.

Motherhood and Power

 

Confronting power and powerlessness is perhaps the deepest turning of our inner soil, second only to the transition into Motherhood.  Thoughtful scholarship has named that women, until very recently, have not been able to exercise power over their own lives openly.  Perhaps that is one reason why power is a difficult subject for many women (Miller, The new psychology of women).

I view power between people as the interplay of equality and inequality that exists between them.  This interplay is at the crux of all relationships, and can be a healthy process.  Power over others need not necessarily be the only model: power with others is an extremely effective leadership style and at the root of compassionate connection.

The path towards a healthy relationship to power (one’s own, and that of others) requires understanding power arrangements with clarity and without fear.    This is a cleansing journey that requires an intentional  dismantling of damaging inner beliefs, and then the building of new, deeply different  realizations about the self and about the world.

This is a life changing undertaking, and requires extra-ordinary support. Hindu spirituality considers fire a holy element. New ventures are begun with a fire ceremony, because it is understood that the cleansing power of fire will remove obstacles.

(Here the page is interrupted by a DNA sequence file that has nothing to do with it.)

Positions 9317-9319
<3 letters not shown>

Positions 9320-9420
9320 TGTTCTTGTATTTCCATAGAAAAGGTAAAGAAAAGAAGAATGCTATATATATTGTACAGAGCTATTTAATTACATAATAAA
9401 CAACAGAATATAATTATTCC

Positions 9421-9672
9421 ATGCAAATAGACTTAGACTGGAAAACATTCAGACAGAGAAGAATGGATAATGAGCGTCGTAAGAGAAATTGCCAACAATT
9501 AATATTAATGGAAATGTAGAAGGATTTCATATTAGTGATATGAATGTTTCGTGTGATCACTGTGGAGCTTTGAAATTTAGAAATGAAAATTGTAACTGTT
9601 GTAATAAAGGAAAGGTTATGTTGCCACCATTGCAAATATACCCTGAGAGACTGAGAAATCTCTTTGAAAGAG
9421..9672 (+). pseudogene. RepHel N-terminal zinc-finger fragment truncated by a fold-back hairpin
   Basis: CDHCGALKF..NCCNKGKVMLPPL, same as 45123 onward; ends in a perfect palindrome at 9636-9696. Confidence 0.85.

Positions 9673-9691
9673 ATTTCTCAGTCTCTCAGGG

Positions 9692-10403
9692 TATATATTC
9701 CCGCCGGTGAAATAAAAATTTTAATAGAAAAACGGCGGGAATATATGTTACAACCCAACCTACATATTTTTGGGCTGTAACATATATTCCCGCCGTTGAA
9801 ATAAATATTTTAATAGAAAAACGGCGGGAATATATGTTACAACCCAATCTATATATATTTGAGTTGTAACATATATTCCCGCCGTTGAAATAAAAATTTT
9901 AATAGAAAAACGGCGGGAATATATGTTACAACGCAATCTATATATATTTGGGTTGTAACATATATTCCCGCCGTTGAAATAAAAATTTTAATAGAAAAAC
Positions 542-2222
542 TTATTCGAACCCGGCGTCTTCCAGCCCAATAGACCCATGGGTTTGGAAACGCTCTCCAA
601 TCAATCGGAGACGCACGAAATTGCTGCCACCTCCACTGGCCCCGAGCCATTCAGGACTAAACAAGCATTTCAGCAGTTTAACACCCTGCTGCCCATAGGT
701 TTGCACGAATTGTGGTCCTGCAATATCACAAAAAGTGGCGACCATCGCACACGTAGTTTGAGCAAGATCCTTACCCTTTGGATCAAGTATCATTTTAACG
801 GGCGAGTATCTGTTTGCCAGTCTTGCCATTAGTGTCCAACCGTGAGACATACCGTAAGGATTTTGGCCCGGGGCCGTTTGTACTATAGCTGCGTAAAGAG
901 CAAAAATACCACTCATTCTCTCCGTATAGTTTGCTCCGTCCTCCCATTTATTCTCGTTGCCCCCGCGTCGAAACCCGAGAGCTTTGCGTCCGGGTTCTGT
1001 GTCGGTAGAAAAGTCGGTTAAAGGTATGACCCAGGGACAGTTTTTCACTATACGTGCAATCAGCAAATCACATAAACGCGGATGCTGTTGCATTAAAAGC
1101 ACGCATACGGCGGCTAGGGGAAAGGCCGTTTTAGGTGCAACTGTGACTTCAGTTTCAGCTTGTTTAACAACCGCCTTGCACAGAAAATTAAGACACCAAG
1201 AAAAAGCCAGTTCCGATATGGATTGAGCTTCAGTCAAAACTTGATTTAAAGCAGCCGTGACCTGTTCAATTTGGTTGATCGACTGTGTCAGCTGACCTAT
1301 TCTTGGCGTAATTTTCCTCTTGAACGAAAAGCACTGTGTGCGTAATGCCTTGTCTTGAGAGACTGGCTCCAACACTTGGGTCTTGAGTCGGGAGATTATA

I believe that a metaphorical fire is needed when undertaking profound psychological growth.  The desire for change must ignite within the person, and be a longing.  When such a fire/longing is lit in the psyche, it functions as the necessary, deeply wise agent that removes obstacles, including parts of our own self that retard healthy new growth.

One of the most common facts about power is that it shifts. Taking power back, and learning about one’s own “goodness,” is a hard, but necessary journey for lasting strength and resiliency.  Motherhood is infinitely replenished when a woman stands tall within her own power.